Now ubiquitous thanks to impending new album Reputation, the mega-pop star is feeling much more charitable towards the Houston Food Bank than to her many rivals; Houston’s ABC 13 reported Monday that Swift had made made a “very sizable donation” to the community pantry. Trivia: apparently her mom is a UH alum; go Coogs!
After seeing footage of Harvey’s devastation, the flamboyant pop star and sometime Flaming Lips collaborator was moved to donate $500,000 toward relief efforts, then got choked up talking about it on Ellen last week.
GOO GOO DOLLS
The Cynthia Woods Mitchell Pavilion was mercifully spared Harvey’s wrath, so this Thursday’s show by the popular ‘90s pop-rockers is a go — and free to first responders and their families (ID required). Fans are asked to bring non-perishable donation items, which will go to the Houston Food Bank; the band is chipping in their share of the night’s merch sales.
FALL OUT BOY
The pop-punk superheroes announced last Wednesday that all proceeds from their November 7 concert at Houston’s Toyota Center will go toward Harvey relief efforts.
JAZZ FOUNDATION OF AMERICA
After last year’s terrible flooding in Baton Rouge, notes the Jazz Foundation of America, it took two weeks to connect with some 30 musicians who needed assistance from the organizations, which aids jazz, blues and roots musicians. One day after Harvey swept through, that number was 70…and climbing. According to their website, “The musicians are starting to pour in, and we need you dearly now to give whatever you are able so we can begin to help in the weeks and months ahead.” The goal is $100,000; donate at jazzfoundation.org.
The radio-friendly ‘00s rockers’ show tonight at House of Blues will proceed as scheduled, with a new song for the set list: “Shine Like Gold,” which premiered last week at people.com. Proceeds from the single (including a pay-what-you-wish option) benefit local recovery efforts via the Food For the Hungry foundation.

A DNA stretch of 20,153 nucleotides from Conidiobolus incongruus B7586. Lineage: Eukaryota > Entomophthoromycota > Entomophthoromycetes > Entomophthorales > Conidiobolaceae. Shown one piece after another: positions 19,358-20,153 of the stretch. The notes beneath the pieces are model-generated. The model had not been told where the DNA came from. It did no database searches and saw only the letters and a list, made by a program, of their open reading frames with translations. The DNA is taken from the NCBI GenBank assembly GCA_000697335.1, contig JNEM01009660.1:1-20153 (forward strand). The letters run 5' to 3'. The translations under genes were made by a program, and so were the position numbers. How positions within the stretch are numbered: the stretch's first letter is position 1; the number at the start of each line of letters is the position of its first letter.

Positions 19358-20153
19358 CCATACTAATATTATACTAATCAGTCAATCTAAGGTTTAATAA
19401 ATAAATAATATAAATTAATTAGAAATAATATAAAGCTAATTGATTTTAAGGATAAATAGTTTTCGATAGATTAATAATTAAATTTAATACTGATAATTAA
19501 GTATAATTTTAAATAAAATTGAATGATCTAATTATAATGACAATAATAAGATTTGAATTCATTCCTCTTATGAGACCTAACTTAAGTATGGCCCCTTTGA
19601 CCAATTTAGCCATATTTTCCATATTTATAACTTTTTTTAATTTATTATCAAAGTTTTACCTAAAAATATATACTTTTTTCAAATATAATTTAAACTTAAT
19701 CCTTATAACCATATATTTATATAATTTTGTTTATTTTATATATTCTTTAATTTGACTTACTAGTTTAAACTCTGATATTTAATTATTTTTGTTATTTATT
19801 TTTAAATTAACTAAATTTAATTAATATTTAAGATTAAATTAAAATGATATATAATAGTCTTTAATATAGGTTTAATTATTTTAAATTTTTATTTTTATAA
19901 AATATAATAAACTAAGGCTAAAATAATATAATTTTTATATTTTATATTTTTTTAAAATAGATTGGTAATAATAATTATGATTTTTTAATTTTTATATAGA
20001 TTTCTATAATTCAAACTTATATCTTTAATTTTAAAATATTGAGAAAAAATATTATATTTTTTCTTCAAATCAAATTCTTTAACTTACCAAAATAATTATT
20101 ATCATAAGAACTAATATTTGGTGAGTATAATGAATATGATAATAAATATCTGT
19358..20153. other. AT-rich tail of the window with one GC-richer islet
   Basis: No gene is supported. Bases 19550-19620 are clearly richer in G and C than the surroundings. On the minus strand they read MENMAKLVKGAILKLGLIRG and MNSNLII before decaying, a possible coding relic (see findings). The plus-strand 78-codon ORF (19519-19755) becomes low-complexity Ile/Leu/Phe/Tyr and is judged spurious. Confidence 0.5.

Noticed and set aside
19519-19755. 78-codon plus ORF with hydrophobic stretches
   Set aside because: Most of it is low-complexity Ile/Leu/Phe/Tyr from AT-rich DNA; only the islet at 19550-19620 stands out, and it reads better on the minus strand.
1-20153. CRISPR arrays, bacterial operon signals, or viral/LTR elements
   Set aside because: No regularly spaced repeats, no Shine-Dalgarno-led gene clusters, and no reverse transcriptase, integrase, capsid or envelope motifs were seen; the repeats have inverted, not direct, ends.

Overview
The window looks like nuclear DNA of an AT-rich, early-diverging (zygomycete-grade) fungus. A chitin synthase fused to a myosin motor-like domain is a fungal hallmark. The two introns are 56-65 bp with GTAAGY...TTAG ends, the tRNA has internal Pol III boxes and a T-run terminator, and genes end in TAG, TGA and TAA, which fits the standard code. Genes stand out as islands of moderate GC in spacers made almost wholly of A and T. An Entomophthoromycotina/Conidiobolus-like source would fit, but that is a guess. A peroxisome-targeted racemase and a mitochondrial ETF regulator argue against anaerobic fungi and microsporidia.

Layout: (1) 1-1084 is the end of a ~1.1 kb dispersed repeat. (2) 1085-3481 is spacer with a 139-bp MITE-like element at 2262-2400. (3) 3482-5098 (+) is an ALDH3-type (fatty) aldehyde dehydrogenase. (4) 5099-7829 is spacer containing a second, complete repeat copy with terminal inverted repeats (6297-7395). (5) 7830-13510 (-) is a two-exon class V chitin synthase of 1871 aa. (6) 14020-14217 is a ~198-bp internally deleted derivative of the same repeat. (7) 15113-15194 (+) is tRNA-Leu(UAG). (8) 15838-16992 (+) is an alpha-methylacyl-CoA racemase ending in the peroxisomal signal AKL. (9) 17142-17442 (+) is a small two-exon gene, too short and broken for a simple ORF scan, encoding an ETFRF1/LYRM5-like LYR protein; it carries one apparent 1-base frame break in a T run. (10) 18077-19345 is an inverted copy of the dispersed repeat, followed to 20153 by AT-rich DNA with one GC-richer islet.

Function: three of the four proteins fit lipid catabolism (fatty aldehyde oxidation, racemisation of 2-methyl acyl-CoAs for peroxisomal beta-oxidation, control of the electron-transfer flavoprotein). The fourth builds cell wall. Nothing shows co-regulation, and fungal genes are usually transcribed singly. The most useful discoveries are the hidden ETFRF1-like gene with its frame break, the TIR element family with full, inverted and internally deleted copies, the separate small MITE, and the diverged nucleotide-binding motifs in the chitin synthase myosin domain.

HOUSTON RECOVERY CONCERT
Mucky Duck regulars including Jack Saunders, Rick Richards, Randy Weeks, Libby Koch, Chuck Hawthorne, Rankin Peters, The Mighty Orq and more will swap songs tonight and pass the hat for the mayor’s relief fund and Houston Humane Society. Tickets are $20; show is standing-room only. Donate here.
The Houston-based label, home to the John Evans Band, Pecos Hank and Ancient Cat Society, among others, is teaming up with the Southern Drinking Club and Night Owl Printing in a campaign to raise at least $10,000 for relief efforts by selling three “Houston Hang In There” T-shirts, designed by local graphic artist Chad Ehlinger, for $25. They’re very choice; buy here.
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EDIE BRICKELL & PAUL SIMON
Last Friday, the high-profile couple pledged $1 million intended to, according to the announcement, “focus on the smaller towns surrounding the Houston area. Medical emergencies and restoration of homes are seen as priorities.”
Last week the Grammy-winning Tejano/Norteño group founded in the Rio Grande Valley town of Zapata announced an unspecified donation to the Red Cross, and a challenge to their fans and fellow artists through a statement from singer Ricardo Muñoz:
Most of all I want to use this space to invite all our colleagues, fellow musicians, our fans to donate to the Red Cross however they can. That would be incredible. Houston has always been a joyful city. Whenever we go, they come, they support…we can always count on Houston…with the public, with the people, with their support, with everything. I know that this is not only true for INTOCABLE, but for many of our many fellow musicians. And if they can help, that’s all we want.
Is there something we missed? Let us know at firstname.lastname@example.org.